The big shareholder groups in IDEAYA Biosciences, Inc. (NASDAQ:IDYA) have power over the company. Large companies usually have institutions as shareholders, and we usually see insiders owning shares in smaller companies. Companies that used to be publicly owned tend to have lower insider ownership.
IDEAYA Biosciences is not a large company by global standards. It has a market capitalization of US$128m, which means it wouldn't have the attention of many institutional investors. Our analysis of the ownership of the company, below, shows that institutional investors have bought into the company. Let's take a closer look to see what the different types of shareholder can tell us about IDYA.
What Does The Institutional Ownership Tell Us About IDEAYA Biosciences?
Institutional investors commonly compare their own returns to the returns of a commonly followed index. So they generally do consider buying larger companies that are included in the relevant benchmark index.
As you can see, institutional investors own 22% of IDEAYA Biosciences. This suggests some credibility amongst professional investors. But we can't rely on that fact alone, since institutions make bad investments sometimes, just like everyone does. It is not uncommon to see a big share price drop if two large institutional investors try to sell out of a stock at the same time. So it is worth checking the past earnings trajectory of IDEAYA Biosciences, (below). Of course, keep in mind that there are other factors to consider, too.
It looks like hedge funds own 13% of IDEAYA Biosciences shares. That catches my attention because hedge funds sometimes try to influence management, or bring about changes that will create near term value for shareholders. There is some analyst coverage of the stock, but it could still become more well known, with time.
Insider Ownership Of IDEAYA Biosciences
While the precise definition of an insider can be subjective, almost everyone considers board members to be insiders. Company management run the business, but the CEO will answer to the board, even if he or she is a member of it.
I generally consider insider ownership to be a good thing. However, on some occasions it makes it more difficult for other shareholders to hold the board accountable for decisions.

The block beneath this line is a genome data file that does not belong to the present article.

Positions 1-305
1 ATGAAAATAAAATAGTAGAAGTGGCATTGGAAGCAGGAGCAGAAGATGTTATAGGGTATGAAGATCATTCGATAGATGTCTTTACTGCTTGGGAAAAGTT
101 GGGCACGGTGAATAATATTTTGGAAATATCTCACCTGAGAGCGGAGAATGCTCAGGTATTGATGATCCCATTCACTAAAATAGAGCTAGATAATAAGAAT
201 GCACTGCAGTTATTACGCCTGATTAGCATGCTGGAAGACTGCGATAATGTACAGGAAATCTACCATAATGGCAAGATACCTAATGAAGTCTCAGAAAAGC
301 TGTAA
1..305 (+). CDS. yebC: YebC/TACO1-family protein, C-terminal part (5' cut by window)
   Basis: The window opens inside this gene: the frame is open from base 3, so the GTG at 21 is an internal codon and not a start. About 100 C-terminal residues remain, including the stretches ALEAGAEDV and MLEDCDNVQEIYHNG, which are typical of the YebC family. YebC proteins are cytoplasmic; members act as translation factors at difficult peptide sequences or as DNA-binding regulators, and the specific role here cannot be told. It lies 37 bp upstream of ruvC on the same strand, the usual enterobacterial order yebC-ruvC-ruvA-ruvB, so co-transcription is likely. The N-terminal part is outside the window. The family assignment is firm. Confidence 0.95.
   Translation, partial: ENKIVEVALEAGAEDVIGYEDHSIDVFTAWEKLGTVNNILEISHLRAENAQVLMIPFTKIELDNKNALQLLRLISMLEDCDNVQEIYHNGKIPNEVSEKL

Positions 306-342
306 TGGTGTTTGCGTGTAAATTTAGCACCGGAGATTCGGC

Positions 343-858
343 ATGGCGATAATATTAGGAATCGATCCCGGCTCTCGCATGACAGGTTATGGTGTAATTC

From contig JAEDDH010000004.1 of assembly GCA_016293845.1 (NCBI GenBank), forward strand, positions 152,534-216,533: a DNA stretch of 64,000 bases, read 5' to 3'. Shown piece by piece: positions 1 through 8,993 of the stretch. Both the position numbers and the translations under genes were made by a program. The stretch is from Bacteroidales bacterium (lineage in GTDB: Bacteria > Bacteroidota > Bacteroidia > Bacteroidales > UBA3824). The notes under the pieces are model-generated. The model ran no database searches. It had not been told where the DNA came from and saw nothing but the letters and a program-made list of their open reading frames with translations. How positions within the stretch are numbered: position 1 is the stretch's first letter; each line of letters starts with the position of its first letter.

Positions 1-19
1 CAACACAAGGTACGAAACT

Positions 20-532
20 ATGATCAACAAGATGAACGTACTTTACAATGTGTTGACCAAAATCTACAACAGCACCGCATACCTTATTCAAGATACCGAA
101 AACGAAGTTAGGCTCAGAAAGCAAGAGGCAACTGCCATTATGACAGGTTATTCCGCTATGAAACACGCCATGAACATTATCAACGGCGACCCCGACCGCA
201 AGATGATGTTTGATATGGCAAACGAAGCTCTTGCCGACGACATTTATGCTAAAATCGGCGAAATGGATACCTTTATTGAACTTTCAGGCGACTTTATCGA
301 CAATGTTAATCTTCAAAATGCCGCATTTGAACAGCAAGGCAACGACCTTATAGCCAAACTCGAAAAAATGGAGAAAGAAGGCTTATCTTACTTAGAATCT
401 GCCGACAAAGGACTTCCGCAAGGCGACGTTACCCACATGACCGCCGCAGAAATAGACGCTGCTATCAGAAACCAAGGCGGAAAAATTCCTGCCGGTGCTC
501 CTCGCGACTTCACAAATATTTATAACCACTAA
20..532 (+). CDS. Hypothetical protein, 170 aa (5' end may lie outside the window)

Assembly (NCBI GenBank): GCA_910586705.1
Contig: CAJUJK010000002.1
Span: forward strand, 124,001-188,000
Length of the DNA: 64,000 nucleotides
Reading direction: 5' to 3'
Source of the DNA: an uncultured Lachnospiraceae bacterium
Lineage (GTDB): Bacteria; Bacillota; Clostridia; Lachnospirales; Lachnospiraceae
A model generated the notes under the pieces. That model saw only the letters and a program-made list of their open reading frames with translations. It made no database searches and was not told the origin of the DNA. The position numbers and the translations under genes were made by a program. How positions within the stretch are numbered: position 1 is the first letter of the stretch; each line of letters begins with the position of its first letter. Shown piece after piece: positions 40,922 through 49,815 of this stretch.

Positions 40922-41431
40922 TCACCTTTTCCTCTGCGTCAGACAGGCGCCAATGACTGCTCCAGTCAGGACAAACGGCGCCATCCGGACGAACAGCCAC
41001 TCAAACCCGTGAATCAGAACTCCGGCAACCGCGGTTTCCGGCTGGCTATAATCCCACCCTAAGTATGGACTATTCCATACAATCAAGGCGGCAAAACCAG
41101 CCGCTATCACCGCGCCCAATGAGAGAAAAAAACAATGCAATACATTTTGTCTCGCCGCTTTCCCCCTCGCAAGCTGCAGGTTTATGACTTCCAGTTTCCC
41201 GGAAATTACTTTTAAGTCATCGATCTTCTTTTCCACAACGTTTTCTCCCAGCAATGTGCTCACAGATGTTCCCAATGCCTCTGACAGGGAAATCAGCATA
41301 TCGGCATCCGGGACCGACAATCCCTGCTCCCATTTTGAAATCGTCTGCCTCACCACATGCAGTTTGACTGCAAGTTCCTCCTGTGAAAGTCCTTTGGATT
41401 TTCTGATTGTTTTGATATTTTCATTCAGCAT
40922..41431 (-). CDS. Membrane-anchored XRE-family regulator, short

I can report that insiders do own shares in IDEAYA Biosciences, Inc.. As individuals, the insiders collectively own US$5.5m worth of the US$128m company. This shows at least some alignment, but I usually like to see larger insider holdings. You can click here to see if those insiders have been buying or selling.
General Public Ownership
The general public, with a 20% stake in the company, will not easily be ignored. While this size of ownership may not be enough to sway a policy decision in their favour, they can still make a collective impact on company policies.
Private Equity Ownership
With an ownership of 33%, private equity firms are in a position to play a role in shaping corporate strategy with a focus on value creation. Some investors might be encouraged by this, since private equity are sometimes able to encourage strategies that help the market see the value in the company. Alternatively, those holders might be exiting the investment after taking it public.
Public Company Ownership
It appears to us that public companies own 8.1% of IDYA. It's hard to say for sure, but this suggests they have entwined business interests. This might be a strategic stake, so it's worth watching this space for changes in ownership.
It's always worth thinking about the different groups who own shares in a company. But to understand IDEAYA Biosciences better, we need to consider many other factors.
I like to dive deeper into how a company has performed in the past. You can find historic revenue and earnings in this detailed graph.
If you would prefer discover what analysts are predicting in terms of future growth, do not miss this free report on analyst forecasts.
NB: Figures in this article are calculated using data from the last twelve months, which refer to the 12-month period ending on the last date of the month the financial statement is dated. This may not be consistent with full year annual report figures.
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